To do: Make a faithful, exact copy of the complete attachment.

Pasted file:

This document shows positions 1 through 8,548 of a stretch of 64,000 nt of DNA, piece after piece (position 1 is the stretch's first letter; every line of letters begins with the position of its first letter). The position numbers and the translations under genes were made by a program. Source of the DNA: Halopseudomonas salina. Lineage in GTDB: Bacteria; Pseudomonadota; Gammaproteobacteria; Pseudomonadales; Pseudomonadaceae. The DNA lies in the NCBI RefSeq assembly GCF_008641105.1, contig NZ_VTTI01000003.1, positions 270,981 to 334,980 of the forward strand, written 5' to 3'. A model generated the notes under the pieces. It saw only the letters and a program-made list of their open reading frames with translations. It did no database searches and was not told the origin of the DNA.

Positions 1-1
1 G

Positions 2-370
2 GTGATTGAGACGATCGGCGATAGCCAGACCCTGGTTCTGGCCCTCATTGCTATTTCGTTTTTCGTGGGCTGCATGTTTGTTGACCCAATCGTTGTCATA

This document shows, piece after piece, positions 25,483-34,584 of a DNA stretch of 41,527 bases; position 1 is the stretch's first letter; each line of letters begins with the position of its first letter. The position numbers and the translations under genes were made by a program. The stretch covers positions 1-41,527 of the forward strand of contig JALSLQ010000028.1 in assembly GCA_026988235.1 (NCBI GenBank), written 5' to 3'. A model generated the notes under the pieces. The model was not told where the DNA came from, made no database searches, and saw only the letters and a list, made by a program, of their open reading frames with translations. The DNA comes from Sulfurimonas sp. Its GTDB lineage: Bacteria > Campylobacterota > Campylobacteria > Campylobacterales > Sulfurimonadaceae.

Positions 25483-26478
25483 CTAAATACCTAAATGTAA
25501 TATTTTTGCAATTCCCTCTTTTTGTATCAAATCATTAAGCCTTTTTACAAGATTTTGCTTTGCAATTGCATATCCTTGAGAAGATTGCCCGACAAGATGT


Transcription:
This document shows positions 1 through 8,548 of a stretch of 64,000 nt of DNA, piece after piece (position 1 is the stretch's first letter; every line of letters begins with the position of its first letter). The position numbers and the translations under genes were made by a program. Source of the DNA: Halopseudomonas salina. Lineage in GTDB: Bacteria; Pseudomonadota; Gammaproteobacteria; Pseudomonadales; Pseudomonadaceae. The DNA lies in the NCBI RefSeq assembly GCF_008641105.1, contig NZ_VTTI01000003.1, positions 270,981 to 334,980 of the forward strand, written 5' to 3'. A model generated the notes under the pieces. It saw only the letters and a program-made list of their open reading frames with translations. It did no database searches and was not told the origin of the DNA.

Positions 1-1
1 G

Positions 2-370
2 GTGATTGAGACGATCGGCGATAGCCAGACCCTGGTTCTGGCCCTCATTGCTATTTCGTTTTTCGTGGGCTGCATGTTTGTTGACCCAATCGTTGTCATA

This document shows, piece after piece, positions 25,483-34,584 of a DNA stretch of 41,527 bases; position 1 is the stretch's first letter; each line of letters begins with the position of its first letter. The position numbers and the translations under genes were made by a program. The stretch covers positions 1-41,527 of the forward strand of contig JALSLQ010000028.1 in assembly GCA_026988235.1 (NCBI GenBank), written 5' to 3'. A model generated the notes under the pieces. The model was not told where the DNA came from, made no database searches, and saw only the letters and a list, made by a program, of their open reading frames with translations. The DNA comes from Sulfurimonas sp. Its GTDB lineage: Bacteria > Campylobacterota > Campylobacteria > Campylobacterales > Sulfurimonadaceae.

Positions 25483-26478
25483 CTAAATACCTAAATGTAA
25501 TATTTTTGCAATTCCCTCTTTTTGTATCAAATCATTAAGCCTTTTTACAAGATTTTGCTTTGCAATTGCATATCCTTGAGAAGATTGCCCGACAAGATGT